History of Medicine and Medical Practices
[I wrote this TPOR (Thoughts, Perceptions, Opinions, and Recommendations) in the process of doing a study on the history of medicine as it applies to the development of a basic-generalist physician. I tried to see what are the medical practices being done from ancient to present times and what are the pros and cons. The general categories of medical practices from antiquity to present consist of faith healing and non-faith healing, with the latter consisting of giving some medications and performing procedures.]
Studying and analyzing the history of medicine is essentially studying and analyzing the history of mankind which in turn is also studying and analyzing the history of the medical treatment of human beings when they sick or the practice of medicine by formal and informal practitioners and by patients from ancient to present times.
Medical treatment means the management and care of a patient to combat disease or disorder.
The practice of medicine involves diagnosis, treatment, or correction of human conditions, ailments, diseases, injuries, or infirmities whether physical or mental, by any means, methods, devices, or instruments.
As mentioned, in the history of medicine, medical treatment can be done by formal and informal practitioners and by patients themselves. There are myriads of ways of medical treatment and medical practice from antiquity to present.
They can fall under two general categories: faith healing and non-faith healing. Faith healing is the method of treating diseases just by prayer and exercise of faith in God. The non-faith healing medical treatment or practices include the following subtypes, namely, 1) folk medicine or traditional medicine; 2) mainstream or conventional medicine; and 3) alternative and complementary and integrative medicine.
Folk medicine is the treatment outside mainstream medicine by remedies and measures based on experience and knowledge handed down from generation to generation. Thus, the other term in traditional medicine. It is traditional medicine as practiced by nonprofessional healers or embodied in local custom or lore, generally involving the use of natural and especially herbal remedies.
Mainstream medicine is the conventional healthcare based on the “Western model” of evidence-based practice for diagnosing and treating disease. The other term is conventional medicine. Mainstream medicine assumes that all physiologic and pathological phenomenon can be explained in concrete terms. Mainstream medicine implies that the other forms of medicine present are outside the mainstream such as the alternative and folklore medicines.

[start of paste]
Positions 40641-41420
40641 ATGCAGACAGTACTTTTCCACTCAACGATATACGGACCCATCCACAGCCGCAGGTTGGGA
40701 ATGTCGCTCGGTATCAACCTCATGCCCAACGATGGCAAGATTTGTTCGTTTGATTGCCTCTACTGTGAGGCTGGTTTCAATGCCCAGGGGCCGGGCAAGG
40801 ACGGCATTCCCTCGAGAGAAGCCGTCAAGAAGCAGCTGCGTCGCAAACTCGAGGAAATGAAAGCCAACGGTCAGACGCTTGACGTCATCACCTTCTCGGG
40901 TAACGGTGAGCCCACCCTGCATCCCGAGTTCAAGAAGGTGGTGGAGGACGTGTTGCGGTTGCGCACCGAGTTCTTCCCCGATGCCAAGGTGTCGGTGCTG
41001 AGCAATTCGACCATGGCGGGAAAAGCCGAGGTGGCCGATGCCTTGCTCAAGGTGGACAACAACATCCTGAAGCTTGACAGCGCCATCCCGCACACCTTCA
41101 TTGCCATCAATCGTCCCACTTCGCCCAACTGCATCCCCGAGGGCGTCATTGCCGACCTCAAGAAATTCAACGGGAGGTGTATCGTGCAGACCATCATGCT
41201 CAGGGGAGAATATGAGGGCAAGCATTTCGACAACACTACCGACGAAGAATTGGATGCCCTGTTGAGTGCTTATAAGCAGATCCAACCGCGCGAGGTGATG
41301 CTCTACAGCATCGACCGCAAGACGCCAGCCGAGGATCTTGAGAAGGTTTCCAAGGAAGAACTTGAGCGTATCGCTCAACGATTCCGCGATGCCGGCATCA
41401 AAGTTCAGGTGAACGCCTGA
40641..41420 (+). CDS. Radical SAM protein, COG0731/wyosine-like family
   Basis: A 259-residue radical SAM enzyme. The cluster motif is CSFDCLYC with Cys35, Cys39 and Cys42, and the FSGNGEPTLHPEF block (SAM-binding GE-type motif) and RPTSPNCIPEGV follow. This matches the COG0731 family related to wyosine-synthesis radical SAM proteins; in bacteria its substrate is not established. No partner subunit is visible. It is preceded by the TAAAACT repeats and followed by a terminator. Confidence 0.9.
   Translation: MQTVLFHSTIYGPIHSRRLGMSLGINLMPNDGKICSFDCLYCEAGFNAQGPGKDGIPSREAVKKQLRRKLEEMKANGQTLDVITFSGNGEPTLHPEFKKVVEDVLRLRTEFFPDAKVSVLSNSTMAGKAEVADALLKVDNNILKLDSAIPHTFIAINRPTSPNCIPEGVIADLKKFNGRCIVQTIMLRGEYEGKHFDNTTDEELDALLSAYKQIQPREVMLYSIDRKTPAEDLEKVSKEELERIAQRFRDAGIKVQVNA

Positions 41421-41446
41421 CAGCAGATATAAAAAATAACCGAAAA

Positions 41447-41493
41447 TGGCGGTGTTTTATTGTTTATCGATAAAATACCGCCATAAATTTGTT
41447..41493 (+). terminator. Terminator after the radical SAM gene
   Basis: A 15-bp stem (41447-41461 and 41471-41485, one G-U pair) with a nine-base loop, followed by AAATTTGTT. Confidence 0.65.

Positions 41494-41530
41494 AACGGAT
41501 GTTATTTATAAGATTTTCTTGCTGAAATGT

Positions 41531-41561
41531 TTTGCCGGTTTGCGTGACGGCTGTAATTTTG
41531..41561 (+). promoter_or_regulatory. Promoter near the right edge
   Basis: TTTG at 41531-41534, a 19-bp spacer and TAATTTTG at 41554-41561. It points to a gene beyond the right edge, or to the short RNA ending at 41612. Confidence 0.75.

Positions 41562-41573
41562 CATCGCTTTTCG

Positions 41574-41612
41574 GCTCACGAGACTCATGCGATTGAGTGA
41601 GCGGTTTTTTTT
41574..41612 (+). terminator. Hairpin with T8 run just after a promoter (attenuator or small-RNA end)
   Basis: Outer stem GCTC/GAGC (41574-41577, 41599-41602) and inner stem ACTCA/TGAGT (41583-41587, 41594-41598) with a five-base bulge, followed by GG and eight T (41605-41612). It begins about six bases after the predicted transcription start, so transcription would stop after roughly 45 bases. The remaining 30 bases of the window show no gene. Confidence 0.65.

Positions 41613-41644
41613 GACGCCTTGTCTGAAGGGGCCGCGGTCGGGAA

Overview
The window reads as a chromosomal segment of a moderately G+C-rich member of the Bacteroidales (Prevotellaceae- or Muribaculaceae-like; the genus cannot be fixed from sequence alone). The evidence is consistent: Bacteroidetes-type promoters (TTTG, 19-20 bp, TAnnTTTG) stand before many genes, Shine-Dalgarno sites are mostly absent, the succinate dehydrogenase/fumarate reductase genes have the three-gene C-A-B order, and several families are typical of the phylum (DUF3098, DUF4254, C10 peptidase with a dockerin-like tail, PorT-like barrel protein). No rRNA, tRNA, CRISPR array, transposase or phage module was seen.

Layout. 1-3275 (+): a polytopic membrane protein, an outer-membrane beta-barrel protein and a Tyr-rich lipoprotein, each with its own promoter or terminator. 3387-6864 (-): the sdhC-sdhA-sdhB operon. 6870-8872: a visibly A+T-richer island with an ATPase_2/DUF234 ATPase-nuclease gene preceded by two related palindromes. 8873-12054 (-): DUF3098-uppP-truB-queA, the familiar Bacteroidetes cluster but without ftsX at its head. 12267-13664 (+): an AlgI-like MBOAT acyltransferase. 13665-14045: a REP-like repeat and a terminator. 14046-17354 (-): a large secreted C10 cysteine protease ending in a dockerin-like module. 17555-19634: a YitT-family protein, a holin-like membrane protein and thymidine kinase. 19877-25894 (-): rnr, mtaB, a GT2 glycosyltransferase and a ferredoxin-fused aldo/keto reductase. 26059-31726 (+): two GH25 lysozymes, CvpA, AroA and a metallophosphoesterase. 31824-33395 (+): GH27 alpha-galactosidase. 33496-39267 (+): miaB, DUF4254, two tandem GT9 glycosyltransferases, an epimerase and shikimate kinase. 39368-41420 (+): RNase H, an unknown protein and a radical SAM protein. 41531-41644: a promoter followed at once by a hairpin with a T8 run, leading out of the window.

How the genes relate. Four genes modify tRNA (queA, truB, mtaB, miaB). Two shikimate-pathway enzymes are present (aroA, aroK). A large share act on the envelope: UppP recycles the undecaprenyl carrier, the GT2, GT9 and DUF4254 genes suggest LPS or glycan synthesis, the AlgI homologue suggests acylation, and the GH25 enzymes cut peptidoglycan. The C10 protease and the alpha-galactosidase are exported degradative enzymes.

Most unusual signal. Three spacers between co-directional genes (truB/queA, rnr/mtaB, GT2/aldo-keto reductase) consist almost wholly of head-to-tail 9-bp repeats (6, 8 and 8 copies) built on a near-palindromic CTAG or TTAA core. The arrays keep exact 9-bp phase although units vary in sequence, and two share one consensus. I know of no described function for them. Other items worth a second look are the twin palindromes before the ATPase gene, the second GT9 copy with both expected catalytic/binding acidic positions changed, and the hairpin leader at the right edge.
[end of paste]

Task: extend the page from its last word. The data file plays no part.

Alternative medicine and complementary medicine are groups of medical practices that are considered to be outside the realm of conventional medicine. The folk medicine strictly speaking can be considered as a non-mainstream medicine but is a different entity from alternative and complementary medicine by virtue of its definition – traditional medicine as practiced by nonprofessional healers or embodied in local custom or lore. If the non-mainstream practice is used in place of the conventional medicine, then it is considered an alternative medicine. If the non-mainstream practice is used together with conventional medicine, then it is considered as a complementary medicine. When the complementary medicine is integrated into the conventional medicine, then it is considered as an integrative medicine.
As medicine evolves, some practices that were considered non-mainstream such as folk, complementary and alternative medicines may become a part of conventional medicine and will no longer be considered non-mainstream or alternative medicine.
All patients with a remediable medical condition should do self-treatment or seek assistance from physicians or medical practitioners rather than just purely rely on prayer and an exercise of faith. They can complement the self-treatment and treatment by physicians or medical practitioners with prayers and exercise of faith though (praying and hoping that they will be successfully healed).
For the non-faith healing medical practices:
All patients should give priority to mainstream medicine over non-mainstream medicine particularly those with data showing effectiveness for the former. If there are data showing effectiveness for the non-mainstream medicine, go ahead.
The non-mainstream medicine may be use as a complement to mainstream medicine as long as they can be shown to produce better results when combined.